I just slipped and fell in the icy, un-sanded parking lot at work, and smashed my knee. The parking lot is owned by my Landlord.
Should I sue?
Not this time.
Well, lots of reasons.
First of all, I have a boo boo. My knee is sore and swollen now, but it will heal quickly and won’t cost me anything. (Except it turns out I can’t vacuum or iron at ALL!)
Even if I did sue my Landlord, I’d lose – because my Landlord didn’t do anything wrong. We’d just had a major snowstorm. At the time of the fall, there was heavy equipment in the parking lot in midst of snow-removal operations. I expect salting and sanding were next on the list once the snow was removed. The standard is not ‘perfection’ – a perfectly clear, salted sanded parking lot at all times – but rather, the test is whether or not the Landlord was acting reasonably.
In this case, he’d hired a crew to perform winter maintenance in a timely manner, and they were performing winter maintenance. It wasn’t done yet – but that’s not anyone’s fault. (Did I mention I was wearing improper footwear at the time? If I’d had on appropriate winter boots, I wouldn’t have fallen. All things considered, the fall was my own fault. But my fashion boots were so cute with that skirt!)
Also, the potential Defendant is my Landlord, with whom I have an excellent relationship at the moment. I expect that suing him might, at the very least, take me off his Christmas card list. We all seem to have an inherent aversion to being handed a Statement of Claim that reads “A legal proceeding has been commenced against you…” If I was badly hurt, and if it was my Landlord’s fault, then I would proceed (hopefully he isn’t reading this). If I was badly hurt, my Landlord would understand that he is protected by insurance, and would want to see me properly compensated for my injury. (There. If he reads this he’ll know I think he’s a stand-up guy).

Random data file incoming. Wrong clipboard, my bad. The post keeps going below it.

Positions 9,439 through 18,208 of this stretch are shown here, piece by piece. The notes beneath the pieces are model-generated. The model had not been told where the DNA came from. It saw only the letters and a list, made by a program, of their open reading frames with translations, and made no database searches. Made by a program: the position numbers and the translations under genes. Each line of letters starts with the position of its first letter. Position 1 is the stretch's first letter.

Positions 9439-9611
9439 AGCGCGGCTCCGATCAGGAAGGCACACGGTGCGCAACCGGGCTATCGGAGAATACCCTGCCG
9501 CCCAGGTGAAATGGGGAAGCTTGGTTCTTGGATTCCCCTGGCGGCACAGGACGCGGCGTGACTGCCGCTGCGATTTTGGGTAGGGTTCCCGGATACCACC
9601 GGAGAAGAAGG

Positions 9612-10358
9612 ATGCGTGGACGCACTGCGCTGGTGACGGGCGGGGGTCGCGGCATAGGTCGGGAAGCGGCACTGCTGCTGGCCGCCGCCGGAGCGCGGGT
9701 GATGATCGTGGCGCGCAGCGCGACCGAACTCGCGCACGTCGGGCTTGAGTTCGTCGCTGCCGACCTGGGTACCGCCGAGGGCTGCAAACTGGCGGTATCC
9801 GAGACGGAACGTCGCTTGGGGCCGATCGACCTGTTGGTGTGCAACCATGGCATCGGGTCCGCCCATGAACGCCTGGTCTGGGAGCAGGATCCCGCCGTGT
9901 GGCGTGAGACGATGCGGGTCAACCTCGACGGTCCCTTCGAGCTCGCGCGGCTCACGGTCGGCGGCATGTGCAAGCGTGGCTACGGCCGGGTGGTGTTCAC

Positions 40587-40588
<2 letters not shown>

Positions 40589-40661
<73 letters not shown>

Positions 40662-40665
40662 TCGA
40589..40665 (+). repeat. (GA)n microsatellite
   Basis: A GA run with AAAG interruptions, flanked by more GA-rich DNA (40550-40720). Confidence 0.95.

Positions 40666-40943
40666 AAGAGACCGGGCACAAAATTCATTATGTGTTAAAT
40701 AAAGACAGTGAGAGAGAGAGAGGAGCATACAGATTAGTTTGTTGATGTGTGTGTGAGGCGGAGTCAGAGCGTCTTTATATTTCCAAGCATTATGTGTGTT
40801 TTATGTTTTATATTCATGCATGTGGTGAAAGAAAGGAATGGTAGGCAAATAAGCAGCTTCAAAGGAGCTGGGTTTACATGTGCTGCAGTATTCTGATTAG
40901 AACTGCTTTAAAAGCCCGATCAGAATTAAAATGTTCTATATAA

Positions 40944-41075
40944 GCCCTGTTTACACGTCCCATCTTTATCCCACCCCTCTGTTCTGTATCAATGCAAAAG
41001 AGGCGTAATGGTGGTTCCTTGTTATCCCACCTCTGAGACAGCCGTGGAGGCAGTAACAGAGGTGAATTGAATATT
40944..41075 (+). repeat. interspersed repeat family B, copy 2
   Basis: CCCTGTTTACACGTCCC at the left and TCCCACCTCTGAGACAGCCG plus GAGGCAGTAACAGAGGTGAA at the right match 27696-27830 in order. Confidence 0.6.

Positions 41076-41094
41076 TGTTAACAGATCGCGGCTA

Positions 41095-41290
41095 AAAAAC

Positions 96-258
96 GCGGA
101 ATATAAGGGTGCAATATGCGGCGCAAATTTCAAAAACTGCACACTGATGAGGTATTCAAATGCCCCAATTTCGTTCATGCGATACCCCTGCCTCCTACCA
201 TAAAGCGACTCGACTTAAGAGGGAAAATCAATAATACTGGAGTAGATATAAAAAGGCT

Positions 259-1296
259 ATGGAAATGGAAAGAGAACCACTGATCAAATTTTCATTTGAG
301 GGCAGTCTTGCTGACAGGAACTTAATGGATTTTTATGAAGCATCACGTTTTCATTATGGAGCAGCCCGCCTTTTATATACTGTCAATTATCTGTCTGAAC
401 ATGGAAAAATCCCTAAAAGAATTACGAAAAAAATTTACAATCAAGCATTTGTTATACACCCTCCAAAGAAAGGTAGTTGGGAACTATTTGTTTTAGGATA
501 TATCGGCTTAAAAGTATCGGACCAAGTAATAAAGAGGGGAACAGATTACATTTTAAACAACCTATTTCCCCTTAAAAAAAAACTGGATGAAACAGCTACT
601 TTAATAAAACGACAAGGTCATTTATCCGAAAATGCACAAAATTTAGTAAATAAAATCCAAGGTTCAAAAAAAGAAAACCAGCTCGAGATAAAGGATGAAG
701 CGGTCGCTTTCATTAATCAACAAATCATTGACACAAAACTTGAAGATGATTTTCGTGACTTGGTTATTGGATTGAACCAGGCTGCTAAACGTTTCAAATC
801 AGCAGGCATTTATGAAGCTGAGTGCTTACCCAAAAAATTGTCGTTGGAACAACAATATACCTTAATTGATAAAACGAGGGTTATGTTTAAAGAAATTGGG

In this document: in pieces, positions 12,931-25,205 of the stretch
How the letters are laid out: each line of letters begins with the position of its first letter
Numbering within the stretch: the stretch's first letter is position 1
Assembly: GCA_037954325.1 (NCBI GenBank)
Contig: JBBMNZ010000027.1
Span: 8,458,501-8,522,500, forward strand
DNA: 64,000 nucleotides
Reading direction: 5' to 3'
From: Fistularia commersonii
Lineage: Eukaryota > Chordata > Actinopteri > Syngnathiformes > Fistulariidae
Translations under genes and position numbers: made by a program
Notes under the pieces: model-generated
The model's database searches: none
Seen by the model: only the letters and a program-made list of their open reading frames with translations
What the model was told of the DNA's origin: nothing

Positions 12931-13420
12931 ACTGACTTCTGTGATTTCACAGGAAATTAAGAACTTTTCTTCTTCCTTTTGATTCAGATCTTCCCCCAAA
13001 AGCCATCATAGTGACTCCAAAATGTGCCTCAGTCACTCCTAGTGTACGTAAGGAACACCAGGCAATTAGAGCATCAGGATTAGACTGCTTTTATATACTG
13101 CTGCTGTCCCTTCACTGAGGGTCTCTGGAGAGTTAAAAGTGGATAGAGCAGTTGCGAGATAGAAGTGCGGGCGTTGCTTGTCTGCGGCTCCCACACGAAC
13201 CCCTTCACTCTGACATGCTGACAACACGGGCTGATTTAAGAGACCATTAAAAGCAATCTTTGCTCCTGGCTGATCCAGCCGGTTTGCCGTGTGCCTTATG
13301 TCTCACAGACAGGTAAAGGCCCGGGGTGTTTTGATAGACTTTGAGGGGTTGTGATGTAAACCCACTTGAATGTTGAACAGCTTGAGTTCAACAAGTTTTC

I make the point to highlight the fact that in addition to the legal factors to consider (like the nature of the injury/damages, and whether or not liability can be proven against someone else), sometimes we have to weigh non-legal factors in deciding whether or not to proceed with litigation – such as the risk to an important relationship. Or the fact that we really don’t have the time to participate in a 4-year lawsuit. Or that we have a strong aversion to the idea of being a witness in court (not everyone finds litigation fun, apparently?).
So, my boo boo and I won’t sue. THIS time…
If you do happen to slip and fall this winter, these are some of the factors to consider in deciding whether or not to proceed with litigation. Give me a shout and I can help you work through the pros and cons.